As a result, the territory of Belarus was incorporated into the Russian Empire. The Russian system of government was emposed and gradually measures aimed at russification of Belarus started to be exercised. Only Russian officials were appointed into local administrative organs. The Tsar's edict of 1840 prohibited the use of the words "Belarus", "Lithuania"; instead, the name "North-Western Krai (region)" was introduced. The national-liberation uprising of 1863-1864 was cruelly suppressed by Tsarist troops. The World War I begun in 1914 weakened Russia essentially and gave way to the victory of Bolshevik Revolution in Petrograd, October 1917. On March 3,1918 the Russian government signed a peace treaty in the city of Brest without representatives of the Belarusian people being present. According to it, the major part of the territory of Belarus became the subject of annexation by Germany. Earlier, on February 19,1918 the Red Army had left Minsk. All the power was vested on Executive Committee of AII-Belarusian Congress. On February, 21 the first Charter of Regulations was adopted, on March, 9 - the second version, on March, 25 - the third one, proclaiming a creation of an independent Belarusian People's Republic (BPR), The independence of Belarus was juridically acknowledged by the Ukraine, Lithuania and actually by Turkey, Finland and Russia. Germany did not acknowledge BPR because it contradicted to the Brest treaty. At the same time, the German occupation authorities did not hamper in BPR's government solving numerous political, cultural and economic issues. After the November Revolution of 1918 in Germany, the Russian Soviet government denounced the Brest Treaty, and by December 1918 the Red Army occupied most of Belarus. As a counterbalance to BPR, on January 1, 1919 the bolsheviks proclaimed the foundation of the Belarusian Soviet Socialist Republic, thus the Soviet power was established. Belarus became one of the founders of the Union of Soviet Socialist Republics which was founded on December 30, 1922.

During Worfd War II the territory of Belarus was an arena of hard-fought battles. From June, 1941 till July, 1944 Belarus was occupied by the Nazi Germany troops. The occupation regime was notable for its cruelty. During the war the fascists killed 2,200 thousand people in Belarus - more than a quarter of the population.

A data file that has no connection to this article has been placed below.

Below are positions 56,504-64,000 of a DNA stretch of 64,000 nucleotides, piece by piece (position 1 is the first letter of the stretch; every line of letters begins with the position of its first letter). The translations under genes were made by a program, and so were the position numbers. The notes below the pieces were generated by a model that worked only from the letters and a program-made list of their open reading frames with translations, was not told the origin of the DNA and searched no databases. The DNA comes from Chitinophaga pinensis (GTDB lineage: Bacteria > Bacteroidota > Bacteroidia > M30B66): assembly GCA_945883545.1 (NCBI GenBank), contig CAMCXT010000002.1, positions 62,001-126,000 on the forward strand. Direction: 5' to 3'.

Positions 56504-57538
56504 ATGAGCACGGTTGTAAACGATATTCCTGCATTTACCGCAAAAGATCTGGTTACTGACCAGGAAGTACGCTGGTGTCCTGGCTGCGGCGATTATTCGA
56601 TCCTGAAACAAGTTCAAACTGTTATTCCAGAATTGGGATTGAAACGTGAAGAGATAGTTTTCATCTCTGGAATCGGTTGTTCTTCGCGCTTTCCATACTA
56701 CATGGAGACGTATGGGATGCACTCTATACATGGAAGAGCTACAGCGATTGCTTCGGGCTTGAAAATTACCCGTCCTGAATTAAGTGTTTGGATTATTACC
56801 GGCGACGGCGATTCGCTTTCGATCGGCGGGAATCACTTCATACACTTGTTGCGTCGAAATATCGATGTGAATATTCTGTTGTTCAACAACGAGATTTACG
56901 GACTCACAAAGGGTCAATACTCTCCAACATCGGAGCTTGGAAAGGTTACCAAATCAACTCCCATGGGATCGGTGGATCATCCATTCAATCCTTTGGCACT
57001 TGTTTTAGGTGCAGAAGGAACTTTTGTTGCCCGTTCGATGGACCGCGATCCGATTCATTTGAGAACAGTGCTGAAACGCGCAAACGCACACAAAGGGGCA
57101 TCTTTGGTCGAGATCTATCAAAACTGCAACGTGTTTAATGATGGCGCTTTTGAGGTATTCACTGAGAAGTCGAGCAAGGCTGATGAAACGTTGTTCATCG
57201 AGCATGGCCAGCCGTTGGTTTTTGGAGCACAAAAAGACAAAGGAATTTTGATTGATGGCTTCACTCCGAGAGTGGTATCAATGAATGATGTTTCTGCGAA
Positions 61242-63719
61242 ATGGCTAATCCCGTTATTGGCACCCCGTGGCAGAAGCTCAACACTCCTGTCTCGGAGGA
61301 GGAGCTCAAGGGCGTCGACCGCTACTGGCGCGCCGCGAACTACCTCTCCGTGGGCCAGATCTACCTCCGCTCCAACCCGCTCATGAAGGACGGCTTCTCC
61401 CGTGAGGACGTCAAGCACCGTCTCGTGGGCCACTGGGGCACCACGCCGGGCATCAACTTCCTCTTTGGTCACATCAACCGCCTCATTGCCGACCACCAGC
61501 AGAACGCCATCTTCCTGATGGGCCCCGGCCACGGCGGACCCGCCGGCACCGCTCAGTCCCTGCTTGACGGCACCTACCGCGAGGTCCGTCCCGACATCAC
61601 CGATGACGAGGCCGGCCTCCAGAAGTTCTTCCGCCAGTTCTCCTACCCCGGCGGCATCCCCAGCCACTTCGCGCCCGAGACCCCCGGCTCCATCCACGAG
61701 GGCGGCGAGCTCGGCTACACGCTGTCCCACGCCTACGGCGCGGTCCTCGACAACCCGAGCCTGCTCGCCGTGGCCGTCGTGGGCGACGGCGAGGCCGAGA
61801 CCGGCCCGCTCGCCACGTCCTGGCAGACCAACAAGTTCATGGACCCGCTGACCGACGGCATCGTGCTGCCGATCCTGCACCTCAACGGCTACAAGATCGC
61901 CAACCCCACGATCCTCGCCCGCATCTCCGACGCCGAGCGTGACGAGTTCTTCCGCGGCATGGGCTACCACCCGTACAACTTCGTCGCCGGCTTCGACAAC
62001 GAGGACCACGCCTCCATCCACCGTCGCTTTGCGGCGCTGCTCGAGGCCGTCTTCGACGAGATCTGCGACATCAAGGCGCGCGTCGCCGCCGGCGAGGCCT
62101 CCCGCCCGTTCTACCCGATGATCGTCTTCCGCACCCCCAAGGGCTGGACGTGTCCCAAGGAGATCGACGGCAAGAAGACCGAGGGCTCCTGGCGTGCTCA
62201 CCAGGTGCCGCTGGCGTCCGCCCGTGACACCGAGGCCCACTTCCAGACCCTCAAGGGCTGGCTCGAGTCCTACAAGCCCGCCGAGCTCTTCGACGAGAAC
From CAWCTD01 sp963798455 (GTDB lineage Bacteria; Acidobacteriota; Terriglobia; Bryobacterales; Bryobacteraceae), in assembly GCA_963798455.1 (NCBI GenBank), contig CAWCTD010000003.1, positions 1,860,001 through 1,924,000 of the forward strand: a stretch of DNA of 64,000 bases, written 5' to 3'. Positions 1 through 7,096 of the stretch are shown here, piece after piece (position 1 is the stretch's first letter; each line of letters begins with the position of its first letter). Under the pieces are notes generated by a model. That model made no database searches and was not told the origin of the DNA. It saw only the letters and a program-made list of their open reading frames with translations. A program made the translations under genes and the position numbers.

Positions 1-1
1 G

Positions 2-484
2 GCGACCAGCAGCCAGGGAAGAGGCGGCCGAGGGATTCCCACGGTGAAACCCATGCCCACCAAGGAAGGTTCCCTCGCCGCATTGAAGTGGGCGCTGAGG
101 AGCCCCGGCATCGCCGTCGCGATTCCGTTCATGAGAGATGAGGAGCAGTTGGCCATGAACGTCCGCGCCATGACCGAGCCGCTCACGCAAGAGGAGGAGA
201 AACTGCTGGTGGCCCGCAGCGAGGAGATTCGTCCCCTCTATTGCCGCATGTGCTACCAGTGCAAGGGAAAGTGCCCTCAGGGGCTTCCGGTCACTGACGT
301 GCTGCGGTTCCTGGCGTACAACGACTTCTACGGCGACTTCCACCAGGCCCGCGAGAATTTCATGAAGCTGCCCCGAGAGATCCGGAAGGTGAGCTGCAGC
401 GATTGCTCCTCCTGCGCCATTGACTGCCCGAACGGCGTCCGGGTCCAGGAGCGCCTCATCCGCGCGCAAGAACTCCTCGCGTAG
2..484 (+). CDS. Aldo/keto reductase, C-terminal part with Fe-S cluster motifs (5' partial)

On December 8, 1991 in Viskuli (Brest Oblast) the leaders of the republics-founders of the USSR, i.e. Belarus, Russia and the Ukraine - made a decision of dissolution of the USSR and foundation of a Commonwealth of Independent States. Minsk was chosen the CIS administrative center. The Republic of Belarus became an independent state.


Many achievements of the Belarusian culture serve the symbols of the national originality. The Cross of Euphrosyne of Polotsk, artistic works by Mark Chagall and Siutsk belts are the evidence of Belarus' contribution into the world's culture.

Euphrosyne of Polotsk, Kirill Turovsky, the thinker and first printer of the Bible in Bela-rusian Frantsysk Skorina, poets Nikolai Gusovsky and Simeon Polotsky are the most outstanding Belarusi-an enlighteners.

The classics of the Belarusian litera-ture was created by Vincent Dunin-Mar-tsinkevich, Frantishek Bogushevich, Aloisa Pashkevich, Maxim Bogdanovich, Yanka Kupala and Yakub Kolas. The works of famous Belarusian sculptors Z,Azgur, A,Bembel, A.GIebov, the prose and poetry of well - known Belarusian writers and poets V.Korotkevich, V.Bykov, A.Adamovich, N.Gilevich are the most prominent among the latest achievements.

There are more than 5,000 libraries, over 3300 cinemas, more than 150 museums in different cities and villages of Belarus. More than 500 state-owned and private newspapers, more than 300 magazines are published in the country. There are 24 professional theatres, including the Bela-rusian ballet - one of the best in the former USSR.